Food: The Lunchbox Gourmets

By Scelfo, Julie | Newsweek, March 29, 2004 | Go to article overview

Food: The Lunchbox Gourmets


Scelfo, Julie, Newsweek


Byline: Julie Scelfo

Stumped by what to pack in your kid's lunchbox? We talked to chefs, cookbook authors and assorted foodies--and it turns out that they're scratching their heads, too. After all, the box lunch is a challenge. The food has to be reasonably healthful. And it has to entice some of the world's pickiest eaters. Lunches have to be quick and easy to prepare. And they have to survive up to five hours without refrigeration. But while food pros may feel the same brown-bag anxiety we do, they have better solutions. Here are a few of their suggestions:

Mix it up. By the time she gets home from work, Tanya Wenman Steel, an editor at Bon Appetit magazine, has about 20 minutes to make dinner and pack the next day's lunches for her 6-year-old twins, Will and Sanger. Still, a successful lunch, she says, must combine the essential kid courses: a drink, an entree, nibbles and a treat. She always includes a protein, like a thin slice of meatloaf with cranberry chutney on whole-wheat bread, stir-fried-steak in peanut sauce or a bran muffin split horizontally and slathered with cream cheese. To add variety, she packs a different drink each day, such as a yogurt smoothie, a box of milk or an apple-cranberry juice with a wedge of lime. Steel also involves her sons in the lunch-packing process, giving them small tasks, like putting dried fruit into plastic bags. "When they do this, I find they are more likely to eat all of their lunch the next day," she says.

Let them play with the food. To keep her teenage daughter and son interested, Sara Moulton, host of Food Network's "Sara's Secrets," packs taco kits--separate plastic bags of shredded cheese, lettuce, salsa, taco shells and rotisserie chicken she buys precooked at the store. DIY snacks are also a hit with the 5- and 7-year-old sons of chef Mario Batali, who wraps up slices of cold pizza with hot sauce on the side so the kids can dip. "It's all about fun finger food," says Batali. …

The rest of this article is only available to active members of Questia

Sign up now for a free, 1-day trial and receive full access to:

  • Questia's entire collection
  • Automatic bibliography creation
  • More helpful research tools like notes, citations, and highlights
  • Ad-free environment

Already a member? Log in now.

Notes for this article

Add a new note
If you are trying to select text to create highlights or citations, remember that you must now click or tap on the first word, and then click or tap on the last word.
One moment ...
Default project is now your active project.
Project items

Items saved from this article

This article has been saved
Highlights (0)
Some of your highlights are legacy items.

Highlights saved before July 30, 2012 will not be displayed on their respective source pages.

You can easily re-create the highlights by opening the book page or article, selecting the text, and clicking “Highlight.”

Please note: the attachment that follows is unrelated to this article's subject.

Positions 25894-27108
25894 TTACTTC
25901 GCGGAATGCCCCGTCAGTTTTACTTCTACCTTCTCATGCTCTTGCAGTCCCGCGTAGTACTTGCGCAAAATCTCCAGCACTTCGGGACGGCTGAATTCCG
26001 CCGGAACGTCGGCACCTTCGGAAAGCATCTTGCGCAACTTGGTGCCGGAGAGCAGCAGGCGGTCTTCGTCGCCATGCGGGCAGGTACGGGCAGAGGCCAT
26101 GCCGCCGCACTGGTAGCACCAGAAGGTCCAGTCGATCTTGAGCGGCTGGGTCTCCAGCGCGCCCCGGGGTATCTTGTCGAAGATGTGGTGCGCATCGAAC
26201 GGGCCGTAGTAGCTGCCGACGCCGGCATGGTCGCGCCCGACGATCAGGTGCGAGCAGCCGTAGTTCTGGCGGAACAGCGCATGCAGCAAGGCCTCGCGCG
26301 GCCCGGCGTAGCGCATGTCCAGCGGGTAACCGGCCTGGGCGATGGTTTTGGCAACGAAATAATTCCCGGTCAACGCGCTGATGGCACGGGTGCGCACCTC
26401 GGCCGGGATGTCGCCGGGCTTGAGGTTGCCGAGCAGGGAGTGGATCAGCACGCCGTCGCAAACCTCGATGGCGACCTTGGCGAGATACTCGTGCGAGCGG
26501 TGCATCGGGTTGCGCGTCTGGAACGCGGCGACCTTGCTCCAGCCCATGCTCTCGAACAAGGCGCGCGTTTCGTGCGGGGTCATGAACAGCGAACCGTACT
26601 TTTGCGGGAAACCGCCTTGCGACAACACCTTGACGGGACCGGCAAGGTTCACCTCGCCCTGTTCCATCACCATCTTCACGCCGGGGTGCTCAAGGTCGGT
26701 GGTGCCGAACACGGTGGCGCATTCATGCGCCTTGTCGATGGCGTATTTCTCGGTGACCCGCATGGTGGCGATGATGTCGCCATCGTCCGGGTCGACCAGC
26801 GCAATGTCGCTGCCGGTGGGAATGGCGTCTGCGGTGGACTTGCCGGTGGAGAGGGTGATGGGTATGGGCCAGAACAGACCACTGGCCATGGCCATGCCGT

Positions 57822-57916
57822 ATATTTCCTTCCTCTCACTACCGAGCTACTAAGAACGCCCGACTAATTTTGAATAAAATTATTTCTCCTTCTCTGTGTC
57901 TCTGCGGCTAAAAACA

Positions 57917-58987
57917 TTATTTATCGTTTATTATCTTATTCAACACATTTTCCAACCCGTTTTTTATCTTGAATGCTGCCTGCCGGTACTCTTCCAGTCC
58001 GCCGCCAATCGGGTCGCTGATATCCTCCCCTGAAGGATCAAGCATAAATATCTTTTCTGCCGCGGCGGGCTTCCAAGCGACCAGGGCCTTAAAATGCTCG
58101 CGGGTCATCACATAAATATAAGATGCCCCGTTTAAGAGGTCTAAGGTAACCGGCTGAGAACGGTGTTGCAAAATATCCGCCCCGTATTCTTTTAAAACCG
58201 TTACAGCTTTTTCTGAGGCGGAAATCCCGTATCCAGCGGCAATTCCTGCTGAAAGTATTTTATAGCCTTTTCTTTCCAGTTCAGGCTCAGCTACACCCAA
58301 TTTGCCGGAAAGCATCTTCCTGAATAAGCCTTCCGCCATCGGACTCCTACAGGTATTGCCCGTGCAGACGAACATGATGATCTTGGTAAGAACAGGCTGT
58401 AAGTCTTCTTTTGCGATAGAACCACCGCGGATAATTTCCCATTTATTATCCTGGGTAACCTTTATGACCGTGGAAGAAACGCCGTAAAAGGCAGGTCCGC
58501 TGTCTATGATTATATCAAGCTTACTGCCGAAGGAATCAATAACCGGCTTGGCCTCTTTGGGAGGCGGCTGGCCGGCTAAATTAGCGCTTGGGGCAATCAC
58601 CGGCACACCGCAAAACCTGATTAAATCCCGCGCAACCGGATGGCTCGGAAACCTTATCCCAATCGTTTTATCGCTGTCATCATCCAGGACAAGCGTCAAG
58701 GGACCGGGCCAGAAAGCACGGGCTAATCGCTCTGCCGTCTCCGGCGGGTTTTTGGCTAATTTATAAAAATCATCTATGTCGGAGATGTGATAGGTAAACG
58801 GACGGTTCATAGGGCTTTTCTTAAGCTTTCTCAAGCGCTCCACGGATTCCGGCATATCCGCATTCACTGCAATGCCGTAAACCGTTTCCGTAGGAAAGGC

Citations (0)
Some of your citations are legacy items.

Any citation created before July 30, 2012 will labeled as a “Cited page.” New citations will be saved as cited passages, pages or articles.

We also added the ability to view new citations from your projects or the book or article where you created them.

Notes (0)
Bookmarks (0)

You have no saved items from this article

Project items include:
  • Saved book/article
  • Highlights
  • Quotes/citations
  • Notes
  • Bookmarks
Notes
Cite this article

Cited article

Style
Citations are available only to our active members.
Sign up now to cite pages or passages in MLA, APA and Chicago citation styles.

(Einhorn, 1992, p. 25)

(Einhorn 25)

1

1. Lois J. Einhorn, Abraham Lincoln, the Orator: Penetrating the Lincoln Legend (Westport, CT: Greenwood Press, 1992), 25, http://www.questia.com/read/27419298.

Cited article

Food: The Lunchbox Gourmets
Settings

Settings

Typeface
Text size Smaller Larger Reset View mode
Search within

Search within this article

Look up

Look up a word

  • Dictionary
  • Thesaurus
Please submit a word or phrase above.
Print this page

Print this page

Why can't I print more than one page at a time?

Full screen

matching results for page

Cited passage

Style
Citations are available only to our active members.
Sign up now to cite pages or passages in MLA, APA and Chicago citation styles.

"Portraying himself as an honest, ordinary person helped Lincoln identify with his audiences." (Einhorn, 1992, p. 25).

"Portraying himself as an honest, ordinary person helped Lincoln identify with his audiences." (Einhorn 25)

"Portraying himself as an honest, ordinary person helped Lincoln identify with his audiences."1

1. Lois J. Einhorn, Abraham Lincoln, the Orator: Penetrating the Lincoln Legend (Westport, CT: Greenwood Press, 1992), 25, http://www.questia.com/read/27419298.

Cited passage

Welcome to the new Questia Reader

The Questia Reader has been updated to provide you with an even better online reading experience.  It is now 100% Responsive, which means you can read our books and articles on any sized device you wish.  All of your favorite tools like notes, highlights, and citations are still here, but the way you select text has been updated to be easier to use, especially on touchscreen devices.  Here's how:

1. Click or tap the first word you want to select.
2. Click or tap the last word you want to select.

OK, got it!

Thanks for trying Questia!

Please continue trying out our research tools, but please note, full functionality is available only to our active members.

Your work will be lost once you leave this Web page.

For full access in an ad-free environment, sign up now for a FREE, 1-day trial.

Already a member? Log in now.